It is common practice for companies to pay their employees a variable remuneration based on their performance. Such remuneration has become an increasingly popular component of employee compensation as it constitutes a very effective way of ensuring employee commitment.
French case law permits such remuneration but lays down strict conditions to be complied with. Consequently, variable pay is acceptable provided that such remuneration is based on objective criteria beyond the sole control of the employer, does not result in payment below the minimum wage and complies with the general principle of equal work for equal pay.
It is tempting for the employer to act unilaterally in setting and modifying the employee’s objectives and thereby determine his/her possible variable remuneration. Applicable case law permits such unilateral action provided that the objectives are not already written into the employment contract (since modification of the employment contract requires mutual consent), and provided that the employer communicates such objectives at the beginning of the relevant performance period in the French language, and ensures that such objectives are actually feasible.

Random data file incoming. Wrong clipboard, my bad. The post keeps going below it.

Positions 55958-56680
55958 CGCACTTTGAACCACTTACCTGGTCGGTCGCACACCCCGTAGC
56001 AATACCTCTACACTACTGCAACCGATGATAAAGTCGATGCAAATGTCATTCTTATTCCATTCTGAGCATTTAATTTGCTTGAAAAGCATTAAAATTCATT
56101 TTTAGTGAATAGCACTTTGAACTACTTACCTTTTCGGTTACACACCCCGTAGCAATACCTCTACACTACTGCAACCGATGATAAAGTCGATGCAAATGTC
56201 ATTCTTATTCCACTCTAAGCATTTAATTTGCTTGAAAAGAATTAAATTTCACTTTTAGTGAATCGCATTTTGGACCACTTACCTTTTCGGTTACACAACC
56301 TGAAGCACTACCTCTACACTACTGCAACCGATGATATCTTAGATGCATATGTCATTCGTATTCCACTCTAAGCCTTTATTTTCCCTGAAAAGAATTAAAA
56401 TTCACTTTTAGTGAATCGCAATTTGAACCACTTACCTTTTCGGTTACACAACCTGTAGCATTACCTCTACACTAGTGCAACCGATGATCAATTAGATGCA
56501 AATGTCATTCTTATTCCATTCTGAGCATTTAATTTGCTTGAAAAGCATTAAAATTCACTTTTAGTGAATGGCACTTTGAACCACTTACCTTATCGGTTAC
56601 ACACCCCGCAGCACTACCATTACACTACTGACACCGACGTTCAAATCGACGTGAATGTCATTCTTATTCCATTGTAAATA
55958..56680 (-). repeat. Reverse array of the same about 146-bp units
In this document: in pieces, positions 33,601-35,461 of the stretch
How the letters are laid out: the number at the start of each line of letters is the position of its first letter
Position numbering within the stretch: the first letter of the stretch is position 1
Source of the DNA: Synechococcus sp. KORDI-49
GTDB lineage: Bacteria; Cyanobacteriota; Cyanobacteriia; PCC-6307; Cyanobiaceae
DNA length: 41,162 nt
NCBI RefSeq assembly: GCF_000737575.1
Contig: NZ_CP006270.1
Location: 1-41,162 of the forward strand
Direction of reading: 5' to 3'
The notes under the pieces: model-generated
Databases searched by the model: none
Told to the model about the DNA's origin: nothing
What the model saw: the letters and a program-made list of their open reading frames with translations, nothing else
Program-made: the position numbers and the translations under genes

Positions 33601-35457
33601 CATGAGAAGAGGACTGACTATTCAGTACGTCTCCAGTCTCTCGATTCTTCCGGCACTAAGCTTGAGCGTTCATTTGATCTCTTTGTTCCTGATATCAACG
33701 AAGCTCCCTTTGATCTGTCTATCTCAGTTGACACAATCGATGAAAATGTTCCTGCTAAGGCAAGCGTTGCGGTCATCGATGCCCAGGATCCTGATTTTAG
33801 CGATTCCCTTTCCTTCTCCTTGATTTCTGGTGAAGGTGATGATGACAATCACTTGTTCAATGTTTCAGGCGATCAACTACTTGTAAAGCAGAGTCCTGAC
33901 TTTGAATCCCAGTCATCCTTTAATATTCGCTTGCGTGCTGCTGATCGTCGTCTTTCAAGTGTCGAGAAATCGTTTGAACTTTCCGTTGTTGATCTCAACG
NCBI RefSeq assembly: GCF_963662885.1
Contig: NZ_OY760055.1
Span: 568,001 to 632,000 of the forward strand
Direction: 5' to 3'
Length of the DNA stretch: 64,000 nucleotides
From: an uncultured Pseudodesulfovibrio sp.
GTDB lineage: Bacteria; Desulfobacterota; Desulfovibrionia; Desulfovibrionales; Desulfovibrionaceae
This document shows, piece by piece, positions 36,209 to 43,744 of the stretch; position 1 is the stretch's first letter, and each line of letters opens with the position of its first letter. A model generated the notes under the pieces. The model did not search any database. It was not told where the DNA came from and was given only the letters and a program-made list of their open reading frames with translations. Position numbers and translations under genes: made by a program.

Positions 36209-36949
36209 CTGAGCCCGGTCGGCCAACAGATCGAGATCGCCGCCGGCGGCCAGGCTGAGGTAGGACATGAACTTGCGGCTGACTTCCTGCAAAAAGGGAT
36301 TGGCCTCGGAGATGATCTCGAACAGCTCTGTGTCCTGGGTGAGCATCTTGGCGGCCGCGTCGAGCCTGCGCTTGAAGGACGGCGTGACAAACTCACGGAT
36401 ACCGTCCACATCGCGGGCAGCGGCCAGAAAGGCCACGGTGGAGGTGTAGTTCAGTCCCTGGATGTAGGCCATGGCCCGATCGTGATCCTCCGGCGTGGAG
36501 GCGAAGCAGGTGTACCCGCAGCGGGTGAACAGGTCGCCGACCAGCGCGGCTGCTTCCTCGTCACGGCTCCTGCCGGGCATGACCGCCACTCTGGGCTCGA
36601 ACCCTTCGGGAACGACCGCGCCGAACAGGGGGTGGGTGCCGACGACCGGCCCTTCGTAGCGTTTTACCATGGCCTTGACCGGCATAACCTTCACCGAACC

In the decision at stake, the contract of a Chief Financial Officer provided for the payment of a variable portion up to a maximum of 10,000 Euros, payable upon achievement of objectives which were to be defined at a later stage. Three months later, the employee’s contract was terminated during his trial period while the objectives and methods for calculating the variable part remained undefined. Consequently, the employee filed a claim with the employment tribunal and requested the payment of 10,000 Euros, i.e.: the maximum amount of his variable pay.
The Supreme Court held that where the employer fails to provide the employee with his objectives and the methods of calculation of the variable pay, the employer is required to pay the maximum variable payment provided for in the employment contract.
This ruling can be construed as a logical consequence of a previous decision of the Supreme Court in which it was decided that, in the absence of verifiable conditions of calculation, the variable remuneration should be paid fully for each reference period. Under case law, such negligence in the communication of the objectives also constitutes a serious breach of the employment contract entitling the employee to claim unfair dismissal.
In conclusion, an employer should think twice before creating a variable pay package based on satisfaction of objectives, and ensure that all French law requirements are complied with. Otherwise, the employer could be at risk of having to make payment of a punitive amount even if the employee’s performance has not been satisfactory.